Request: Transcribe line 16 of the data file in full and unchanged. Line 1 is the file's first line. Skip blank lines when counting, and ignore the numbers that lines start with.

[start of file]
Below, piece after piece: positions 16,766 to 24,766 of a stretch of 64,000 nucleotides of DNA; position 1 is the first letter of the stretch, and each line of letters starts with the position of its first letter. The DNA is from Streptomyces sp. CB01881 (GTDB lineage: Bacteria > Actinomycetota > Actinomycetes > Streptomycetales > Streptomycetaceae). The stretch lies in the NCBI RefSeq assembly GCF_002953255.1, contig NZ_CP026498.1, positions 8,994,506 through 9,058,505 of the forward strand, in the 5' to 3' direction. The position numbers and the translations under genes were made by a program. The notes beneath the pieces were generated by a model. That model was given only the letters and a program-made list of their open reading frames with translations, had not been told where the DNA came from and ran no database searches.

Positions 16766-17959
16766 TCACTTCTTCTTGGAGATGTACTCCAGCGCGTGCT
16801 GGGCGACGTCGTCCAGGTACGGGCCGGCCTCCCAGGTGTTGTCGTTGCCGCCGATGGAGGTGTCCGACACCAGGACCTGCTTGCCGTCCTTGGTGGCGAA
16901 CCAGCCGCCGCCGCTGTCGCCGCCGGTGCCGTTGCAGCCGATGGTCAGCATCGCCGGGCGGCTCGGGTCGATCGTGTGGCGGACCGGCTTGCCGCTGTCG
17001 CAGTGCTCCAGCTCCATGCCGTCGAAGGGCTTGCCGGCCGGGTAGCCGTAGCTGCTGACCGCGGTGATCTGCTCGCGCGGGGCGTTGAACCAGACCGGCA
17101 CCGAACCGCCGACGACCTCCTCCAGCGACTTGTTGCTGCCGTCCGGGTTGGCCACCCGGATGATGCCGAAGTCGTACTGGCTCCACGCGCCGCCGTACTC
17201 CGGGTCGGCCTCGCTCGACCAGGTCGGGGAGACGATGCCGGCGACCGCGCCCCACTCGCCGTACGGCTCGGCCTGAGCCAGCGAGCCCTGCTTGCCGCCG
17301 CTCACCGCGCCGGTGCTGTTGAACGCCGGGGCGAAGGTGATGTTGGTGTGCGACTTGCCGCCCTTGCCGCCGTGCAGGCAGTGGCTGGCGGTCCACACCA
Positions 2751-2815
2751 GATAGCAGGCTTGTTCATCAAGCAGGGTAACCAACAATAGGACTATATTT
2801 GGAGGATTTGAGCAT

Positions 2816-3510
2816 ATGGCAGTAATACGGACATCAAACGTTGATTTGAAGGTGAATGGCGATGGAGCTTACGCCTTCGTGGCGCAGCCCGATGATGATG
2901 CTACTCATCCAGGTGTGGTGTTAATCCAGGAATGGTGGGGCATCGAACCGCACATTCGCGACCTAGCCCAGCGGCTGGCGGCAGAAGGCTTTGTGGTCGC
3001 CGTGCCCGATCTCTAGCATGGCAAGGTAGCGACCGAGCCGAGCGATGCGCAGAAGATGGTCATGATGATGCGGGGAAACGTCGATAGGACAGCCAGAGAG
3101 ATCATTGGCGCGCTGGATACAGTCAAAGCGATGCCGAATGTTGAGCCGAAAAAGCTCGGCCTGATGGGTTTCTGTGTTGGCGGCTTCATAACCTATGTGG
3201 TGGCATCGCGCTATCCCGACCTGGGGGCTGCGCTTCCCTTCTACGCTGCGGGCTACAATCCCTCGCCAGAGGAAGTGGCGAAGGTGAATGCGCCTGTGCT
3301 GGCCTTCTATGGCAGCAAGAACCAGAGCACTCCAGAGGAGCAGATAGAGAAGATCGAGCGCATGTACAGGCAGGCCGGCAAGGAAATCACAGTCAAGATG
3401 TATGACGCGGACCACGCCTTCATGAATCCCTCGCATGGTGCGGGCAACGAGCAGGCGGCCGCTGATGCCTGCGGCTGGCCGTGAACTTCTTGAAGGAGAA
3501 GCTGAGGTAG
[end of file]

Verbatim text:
3001 CGTGCCCGATCTCTAGCATGGCAAGGTAGCGACCGAGCCGAGCGATGCGCAGAAGATGGTCATGATGATGCGGGGAAACGTCGATAGGACAGCCAGAGAG